Look in a conference room today at almost any company, and what do you see? Not the pretty pictures in brochures with beautiful clean tables and happy people pointing at pie charts. No, it’s usually one or two table-top mics and maybe a sound bar. Perhaps a USB camera stuck on top of a monitor. Cables abound: USB alongside HDMI and even analog audio. Maybe there’s a dedicated computer, maybe there’s not.
And how do employees use these conference rooms? That depends. They may try to use the dedicated computer, only to find that something isn’t connected because of a previous meeting.
Or they may be frustrated that the dedicated computer cannot access the files they wish to share. They may try to connect the USB mics, speakers and camera to their own laptops (Bring Your Own Device, or BYOD) with varying degrees of success.
Or they may just give up and use the built-in microphone and camera on their own computer to save time and make progress.
Even if they manage to connect to some USB devices, they are often suboptimal due to poor placement and performance, leading to excess background noise and poor echo cancellation.
As more people attempt to join a conference in a room, these conferencing problems multiply in severity, with members unable to hear or be heard clearly.
This is not a productive arrangement. It leaves equipment unused – or poorly used – and leaves employees feeling frustrated and ineffective.
It also leaves the IT department out of the equation until the situation is dire, because they have no visibility into all of these non-networked peripherals and connections.
How would a better system look?
What makes conferencing better?
As we start to think about how to untangle conferencing issues, a few key attributes are clear from the examples above.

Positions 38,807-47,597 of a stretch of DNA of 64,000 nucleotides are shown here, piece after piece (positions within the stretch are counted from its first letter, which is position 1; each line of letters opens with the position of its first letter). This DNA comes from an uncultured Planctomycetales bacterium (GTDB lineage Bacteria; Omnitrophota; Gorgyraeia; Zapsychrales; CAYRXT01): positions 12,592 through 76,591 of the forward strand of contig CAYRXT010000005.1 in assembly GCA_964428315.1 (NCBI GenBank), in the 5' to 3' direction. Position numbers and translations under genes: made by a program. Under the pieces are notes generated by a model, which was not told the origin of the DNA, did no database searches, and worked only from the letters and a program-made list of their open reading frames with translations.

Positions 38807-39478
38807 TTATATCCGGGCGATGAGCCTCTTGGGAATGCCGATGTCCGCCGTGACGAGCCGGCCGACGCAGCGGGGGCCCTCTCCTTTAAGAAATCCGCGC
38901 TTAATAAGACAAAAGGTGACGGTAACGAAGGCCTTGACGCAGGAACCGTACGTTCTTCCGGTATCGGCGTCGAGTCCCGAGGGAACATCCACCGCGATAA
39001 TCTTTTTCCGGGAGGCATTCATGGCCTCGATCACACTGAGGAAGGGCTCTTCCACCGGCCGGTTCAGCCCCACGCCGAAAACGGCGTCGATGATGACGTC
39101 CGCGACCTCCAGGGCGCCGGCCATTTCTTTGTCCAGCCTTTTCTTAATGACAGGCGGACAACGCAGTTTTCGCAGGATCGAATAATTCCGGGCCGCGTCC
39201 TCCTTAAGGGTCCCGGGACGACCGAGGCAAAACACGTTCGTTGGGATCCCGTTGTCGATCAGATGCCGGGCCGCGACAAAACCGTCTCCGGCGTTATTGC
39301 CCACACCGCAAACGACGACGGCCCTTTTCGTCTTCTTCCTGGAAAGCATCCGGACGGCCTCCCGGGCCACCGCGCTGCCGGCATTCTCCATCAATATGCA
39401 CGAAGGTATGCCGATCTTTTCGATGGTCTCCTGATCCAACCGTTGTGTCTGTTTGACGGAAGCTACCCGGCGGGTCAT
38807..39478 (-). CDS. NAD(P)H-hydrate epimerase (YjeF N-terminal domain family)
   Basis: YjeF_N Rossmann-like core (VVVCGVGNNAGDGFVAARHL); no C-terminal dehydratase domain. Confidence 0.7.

1. The system should be manageable by IT.
There is nothing more frustrating for IT professionals than to be called in to repair conferencing problems that are out of their control, over and over. Non-networked conferencing components such as USB and HDMI devices are invisible to the IT department until someone calls from a conference room with a problem to fix, resulting in wasted time and resources. A better solution should be completely visible and manageable to IT via the network.
2. The system should do a better job of supporting BYOD.
The fact that users often bring their own laptops or mobile devices shouldn’t cause headaches for conference attendees or IT departments. A better solution allows users to make simple, pre-configured connections to to conference room system without exposing the network to undue risk.
3. The system should support high quality microphones.
The use of a single table-top microphone in conference rooms is barely a step up from laptop microphones, often offering mediocre sound quality and far too much pickup of room noises. A better solution allows for the deployment of multi-channel and beam-forming microphones, usually ceiling mounted, that can adjust their directionality to focus on individual people, thereby eliminating noise and vastly increasing intelligibility.
4. The system should allow microphones to be placed where they make sense.
Whether using ceiling or table-top microphones, cable length restrictions shouldn’t impede proper placement near attendees. Too often people crowd around a microphone that is stuck at one end of a table in order to be heard. A better solution allows for the easy deployment of multiple microphones as needed, placed where they can provide the greatest benefit, unimpeded by cable length.